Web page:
Mr July loomed above the laminex kitchenette, as though observing the stained faux-marble and ignoring his hosts. He heard everything they said to one another, of course he did, he was right there. He heard the bitter, whispered arguments, the empty threats and the solid silences that flew between them.
He had been on display for so long now, they had forgotten to flip to Mr August – he had heard them decide to wait, a broken calander is right, they said, every seven years. They had also forgotten about leap years, he knew. How quickly civilisation declines.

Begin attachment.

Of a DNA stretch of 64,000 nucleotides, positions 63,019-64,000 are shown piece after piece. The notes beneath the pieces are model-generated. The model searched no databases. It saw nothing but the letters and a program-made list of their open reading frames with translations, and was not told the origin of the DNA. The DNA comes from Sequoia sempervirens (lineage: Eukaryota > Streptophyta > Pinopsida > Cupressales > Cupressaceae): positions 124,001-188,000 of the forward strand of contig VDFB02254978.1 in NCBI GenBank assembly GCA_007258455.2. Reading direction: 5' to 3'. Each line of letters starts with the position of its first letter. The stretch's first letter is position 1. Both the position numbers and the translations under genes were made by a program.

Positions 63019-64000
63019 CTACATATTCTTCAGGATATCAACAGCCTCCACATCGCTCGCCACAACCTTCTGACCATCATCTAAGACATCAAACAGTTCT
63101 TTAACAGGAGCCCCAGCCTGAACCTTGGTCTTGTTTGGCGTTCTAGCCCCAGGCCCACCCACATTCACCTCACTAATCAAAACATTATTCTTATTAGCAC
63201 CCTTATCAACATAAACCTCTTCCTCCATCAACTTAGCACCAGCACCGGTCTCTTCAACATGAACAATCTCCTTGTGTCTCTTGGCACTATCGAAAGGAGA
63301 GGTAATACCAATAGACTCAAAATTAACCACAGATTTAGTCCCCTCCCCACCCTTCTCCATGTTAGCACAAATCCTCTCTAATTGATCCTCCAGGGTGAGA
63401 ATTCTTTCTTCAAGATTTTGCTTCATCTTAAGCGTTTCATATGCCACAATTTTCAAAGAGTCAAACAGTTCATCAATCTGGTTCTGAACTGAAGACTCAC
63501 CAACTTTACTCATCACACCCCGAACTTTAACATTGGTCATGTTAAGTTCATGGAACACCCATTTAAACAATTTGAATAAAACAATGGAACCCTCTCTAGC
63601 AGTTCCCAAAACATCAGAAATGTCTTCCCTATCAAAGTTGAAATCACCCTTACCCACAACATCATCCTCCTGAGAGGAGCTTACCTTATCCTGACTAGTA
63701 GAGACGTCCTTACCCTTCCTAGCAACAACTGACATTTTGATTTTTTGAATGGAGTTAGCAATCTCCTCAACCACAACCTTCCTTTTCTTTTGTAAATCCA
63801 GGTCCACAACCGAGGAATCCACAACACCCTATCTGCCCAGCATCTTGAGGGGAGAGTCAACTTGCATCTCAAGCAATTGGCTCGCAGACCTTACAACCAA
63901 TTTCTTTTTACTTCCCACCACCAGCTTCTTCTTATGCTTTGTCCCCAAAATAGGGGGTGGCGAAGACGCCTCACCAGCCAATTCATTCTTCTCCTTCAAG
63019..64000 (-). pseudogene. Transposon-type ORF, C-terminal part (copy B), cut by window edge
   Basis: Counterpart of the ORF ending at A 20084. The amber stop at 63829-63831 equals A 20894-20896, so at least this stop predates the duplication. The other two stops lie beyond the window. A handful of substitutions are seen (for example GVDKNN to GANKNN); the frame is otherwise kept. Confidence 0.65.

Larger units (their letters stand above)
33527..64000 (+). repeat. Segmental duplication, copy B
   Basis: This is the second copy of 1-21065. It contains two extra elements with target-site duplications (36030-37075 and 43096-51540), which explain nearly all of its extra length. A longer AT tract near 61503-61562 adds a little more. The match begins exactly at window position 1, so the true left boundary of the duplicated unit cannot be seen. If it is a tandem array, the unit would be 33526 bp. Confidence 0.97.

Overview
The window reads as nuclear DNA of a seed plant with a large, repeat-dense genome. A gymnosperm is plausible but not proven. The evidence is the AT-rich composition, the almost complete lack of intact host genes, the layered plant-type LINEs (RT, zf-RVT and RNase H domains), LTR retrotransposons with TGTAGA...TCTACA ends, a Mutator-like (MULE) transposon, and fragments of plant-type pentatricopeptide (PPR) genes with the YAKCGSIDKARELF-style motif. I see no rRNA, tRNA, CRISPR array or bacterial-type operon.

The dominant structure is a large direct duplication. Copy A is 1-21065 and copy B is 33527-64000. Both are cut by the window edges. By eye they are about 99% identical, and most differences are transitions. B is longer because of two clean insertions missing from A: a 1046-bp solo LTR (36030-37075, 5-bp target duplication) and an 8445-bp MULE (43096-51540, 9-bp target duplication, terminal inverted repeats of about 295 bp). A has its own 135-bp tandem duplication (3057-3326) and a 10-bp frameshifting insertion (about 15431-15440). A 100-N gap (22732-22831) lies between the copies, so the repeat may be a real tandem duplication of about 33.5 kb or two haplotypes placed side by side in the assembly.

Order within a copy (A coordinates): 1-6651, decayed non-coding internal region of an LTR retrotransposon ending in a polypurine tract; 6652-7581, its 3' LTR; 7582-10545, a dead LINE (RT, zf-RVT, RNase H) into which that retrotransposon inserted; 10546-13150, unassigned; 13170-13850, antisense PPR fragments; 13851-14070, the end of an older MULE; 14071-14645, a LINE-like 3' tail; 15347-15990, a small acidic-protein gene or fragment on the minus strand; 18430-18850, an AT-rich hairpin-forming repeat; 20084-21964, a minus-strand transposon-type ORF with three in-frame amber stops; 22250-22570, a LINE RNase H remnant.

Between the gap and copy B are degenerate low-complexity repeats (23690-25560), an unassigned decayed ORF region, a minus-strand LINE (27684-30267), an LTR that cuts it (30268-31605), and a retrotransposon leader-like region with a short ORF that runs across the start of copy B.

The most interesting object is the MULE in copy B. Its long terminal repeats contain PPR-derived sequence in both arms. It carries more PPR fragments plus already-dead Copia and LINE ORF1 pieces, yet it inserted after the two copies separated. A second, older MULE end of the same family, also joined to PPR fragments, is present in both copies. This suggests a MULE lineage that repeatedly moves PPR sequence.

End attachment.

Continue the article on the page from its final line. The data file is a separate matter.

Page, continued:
They were running out of fuel and tinned food, “How long can a man be expected to live on evaporated milk and SPAM, Linda?” She couldn’t answer him that, so instead she shrilled out about the official warnings and nuclear winters. Their arguments increased as their waistlines shrank.
She coughed, hacking black-red onto the sanitized benchtop.
He went out, into the dust-storm, leaving her behind with the thunder-claps of the locking door.
She collapsed, after six weeks.
Mr July watched her rot on the floor.